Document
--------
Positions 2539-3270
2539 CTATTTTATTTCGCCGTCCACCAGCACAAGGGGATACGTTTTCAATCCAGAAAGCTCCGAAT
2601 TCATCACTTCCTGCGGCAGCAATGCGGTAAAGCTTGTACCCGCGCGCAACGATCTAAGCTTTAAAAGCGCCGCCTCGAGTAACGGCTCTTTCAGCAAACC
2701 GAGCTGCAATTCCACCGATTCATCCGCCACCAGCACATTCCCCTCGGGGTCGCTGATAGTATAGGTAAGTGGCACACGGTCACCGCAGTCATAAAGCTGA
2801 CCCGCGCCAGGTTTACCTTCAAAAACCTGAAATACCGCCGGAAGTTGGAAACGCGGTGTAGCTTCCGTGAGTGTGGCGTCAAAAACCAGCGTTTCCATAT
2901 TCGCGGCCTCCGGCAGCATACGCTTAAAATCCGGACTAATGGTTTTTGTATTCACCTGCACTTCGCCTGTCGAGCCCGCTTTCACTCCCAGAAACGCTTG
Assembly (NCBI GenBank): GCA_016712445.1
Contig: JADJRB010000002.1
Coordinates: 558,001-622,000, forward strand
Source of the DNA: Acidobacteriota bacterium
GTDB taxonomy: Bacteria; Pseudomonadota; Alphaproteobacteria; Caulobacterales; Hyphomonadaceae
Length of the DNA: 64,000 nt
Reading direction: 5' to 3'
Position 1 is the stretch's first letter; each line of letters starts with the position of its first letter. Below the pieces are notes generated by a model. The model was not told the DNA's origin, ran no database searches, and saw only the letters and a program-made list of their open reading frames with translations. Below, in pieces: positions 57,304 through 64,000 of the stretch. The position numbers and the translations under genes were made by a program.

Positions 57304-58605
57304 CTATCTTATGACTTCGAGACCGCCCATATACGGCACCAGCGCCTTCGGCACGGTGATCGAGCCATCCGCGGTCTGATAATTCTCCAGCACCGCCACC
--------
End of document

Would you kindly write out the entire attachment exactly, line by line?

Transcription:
Positions 2539-3270
2539 CTATTTTATTTCGCCGTCCACCAGCACAAGGGGATACGTTTTCAATCCAGAAAGCTCCGAAT
2601 TCATCACTTCCTGCGGCAGCAATGCGGTAAAGCTTGTACCCGCGCGCAACGATCTAAGCTTTAAAAGCGCCGCCTCGAGTAACGGCTCTTTCAGCAAACC
2701 GAGCTGCAATTCCACCGATTCATCCGCCACCAGCACATTCCCCTCGGGGTCGCTGATAGTATAGGTAAGTGGCACACGGTCACCGCAGTCATAAAGCTGA
2801 CCCGCGCCAGGTTTACCTTCAAAAACCTGAAATACCGCCGGAAGTTGGAAACGCGGTGTAGCTTCCGTGAGTGTGGCGTCAAAAACCAGCGTTTCCATAT
2901 TCGCGGCCTCCGGCAGCATACGCTTAAAATCCGGACTAATGGTTTTTGTATTCACCTGCACTTCGCCTGTCGAGCCCGCTTTCACTCCCAGAAACGCTTG
Assembly (NCBI GenBank): GCA_016712445.1
Contig: JADJRB010000002.1
Coordinates: 558,001-622,000, forward strand
Source of the DNA: Acidobacteriota bacterium
GTDB taxonomy: Bacteria; Pseudomonadota; Alphaproteobacteria; Caulobacterales; Hyphomonadaceae
Length of the DNA: 64,000 nt
Reading direction: 5' to 3'
Position 1 is the stretch's first letter; each line of letters starts with the position of its first letter. Below the pieces are notes generated by a model. The model was not told the DNA's origin, ran no database searches, and saw only the letters and a program-made list of their open reading frames with translations. Below, in pieces: positions 57,304 through 64,000 of the stretch. The position numbers and the translations under genes were made by a program.

Positions 57304-58605
57304 CTATCTTATGACTTCGAGACCGCCCATATACGGCACCAGCGCCTTCGGCACGGTGATCGAGCCATCCGCGGTCTGATAATTCTCCAGCACCGCCACC